Japan, according to the latest figures available, has a firearm death rate of just 0.01 per 100,000 people. There were 10 reported cases of shootings in 2021. The country’s population is 127 million.
In the U.S., however, it’s a different story.
‘I don’t think anyone is safe’
There have been 356 mass shootings in the U.S. since January, according to the Gun Violence Archive. More than 11,000 people have been killed.
“The volatile atmosphere and how passionate people have become about issues important to them, should be of deep concern to protective agencies,” Smith said.
Some of the people they protect are experiencing unsettling incidents.
An armed man was arrested outside the Seattle home of Rep. Pramila Jayapal, D-Wash., on July 14. When police arrived, after being called, they found a 48-year-old man with a holstered .40-caliber Glock 22 handgun. Jayapal, who has protective resources because of her work in Congress, was home at the time of the incident.
But as worrisome as that is, there is a far more dangerous concern unfolding here in the U.S. — it’s state and local politicians who have no security details.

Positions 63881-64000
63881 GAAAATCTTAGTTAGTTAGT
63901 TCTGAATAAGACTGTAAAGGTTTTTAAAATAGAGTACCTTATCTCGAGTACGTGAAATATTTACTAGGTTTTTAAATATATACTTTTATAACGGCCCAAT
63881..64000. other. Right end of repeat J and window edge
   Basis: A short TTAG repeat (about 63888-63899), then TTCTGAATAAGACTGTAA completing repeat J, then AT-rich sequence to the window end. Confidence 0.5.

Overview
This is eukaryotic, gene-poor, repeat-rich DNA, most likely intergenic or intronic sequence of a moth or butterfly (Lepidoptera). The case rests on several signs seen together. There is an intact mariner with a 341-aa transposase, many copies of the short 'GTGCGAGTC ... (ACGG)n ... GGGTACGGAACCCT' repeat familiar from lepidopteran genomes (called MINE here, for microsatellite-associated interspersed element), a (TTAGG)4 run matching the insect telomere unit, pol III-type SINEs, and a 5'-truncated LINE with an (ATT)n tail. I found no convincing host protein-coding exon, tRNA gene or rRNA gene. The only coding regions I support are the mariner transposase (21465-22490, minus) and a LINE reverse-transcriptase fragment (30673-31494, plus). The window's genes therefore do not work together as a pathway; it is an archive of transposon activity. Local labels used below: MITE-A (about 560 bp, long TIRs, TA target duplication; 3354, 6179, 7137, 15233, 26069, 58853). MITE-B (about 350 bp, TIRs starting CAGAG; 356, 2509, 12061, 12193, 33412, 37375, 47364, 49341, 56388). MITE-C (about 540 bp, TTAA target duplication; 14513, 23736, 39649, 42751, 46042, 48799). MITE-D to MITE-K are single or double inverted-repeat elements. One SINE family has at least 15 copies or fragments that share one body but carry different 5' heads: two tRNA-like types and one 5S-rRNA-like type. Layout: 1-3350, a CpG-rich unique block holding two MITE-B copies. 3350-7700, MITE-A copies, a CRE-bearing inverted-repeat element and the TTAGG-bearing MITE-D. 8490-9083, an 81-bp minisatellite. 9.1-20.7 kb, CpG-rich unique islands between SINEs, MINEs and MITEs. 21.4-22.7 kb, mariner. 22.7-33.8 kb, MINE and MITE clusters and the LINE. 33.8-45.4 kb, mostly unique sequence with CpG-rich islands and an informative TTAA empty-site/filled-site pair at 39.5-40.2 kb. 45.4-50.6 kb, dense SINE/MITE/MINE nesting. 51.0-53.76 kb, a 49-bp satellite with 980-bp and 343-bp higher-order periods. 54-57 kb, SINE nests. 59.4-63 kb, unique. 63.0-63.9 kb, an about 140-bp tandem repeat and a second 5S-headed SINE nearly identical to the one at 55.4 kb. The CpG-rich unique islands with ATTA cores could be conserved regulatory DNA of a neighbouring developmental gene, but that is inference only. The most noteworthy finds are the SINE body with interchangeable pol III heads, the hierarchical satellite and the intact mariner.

“It’s extremely concerning,” said Brian Anleu, a candidate for a seat on the county council in Montgomery County, Maryland. “Given the high rates of gun ownership, and the increasing polarization in this country, I don’t think anyone is safe.”
The American Psychological Association said in a 2013 report that “there is no single profile that can reliably predict who will use a gun in a violent act. Instead, gun violence is associated with a confluence of individual, family, school, peer, community and sociocultural risk factors that interact over time during childhood and adolescence.”
Numerous studies, including several by the U.S. Secret Service, suggest little has changed in the ensuing years.
Considering 2022 is an election year across the U.S., the Abe assassination, according Smith, has likely generated close scrutiny by the Secret Service.
“Anytime there is an assassination attempt, anywhere in the world, either the folks in the training division or intelligence section of the Secret Service will dissect it and make their own assessment as to what went wrong and what could be improved.”
As far as protective details are concerned, Smith said, “It’s volatile, right now. Protective details have to be ever-vigilant; now more than ever, always being careful of their surroundings; and from time to time you do have to tell protectees, it’s just not safe to go into that particular environment.”
For Anleu, who has no security detail, it’s about making sure he’s doing all he can to protect himself.
“For me, it’s about trying not to be inflammatory,” he said. “Even at the local level, when you’re running for office of any kind, there’s an inclination to sometimes draw sharp distinctions between yourself and other candidates and possibly commenting on national issues like Roe v. Wade, for example. It’s very easy to be inflammatory and say things that can strike a nerve with people.”
Anleu added: “For me, a candidate with two young children, I think it’s about being a little bit more measured, both on social media and while I’m out campaigning.”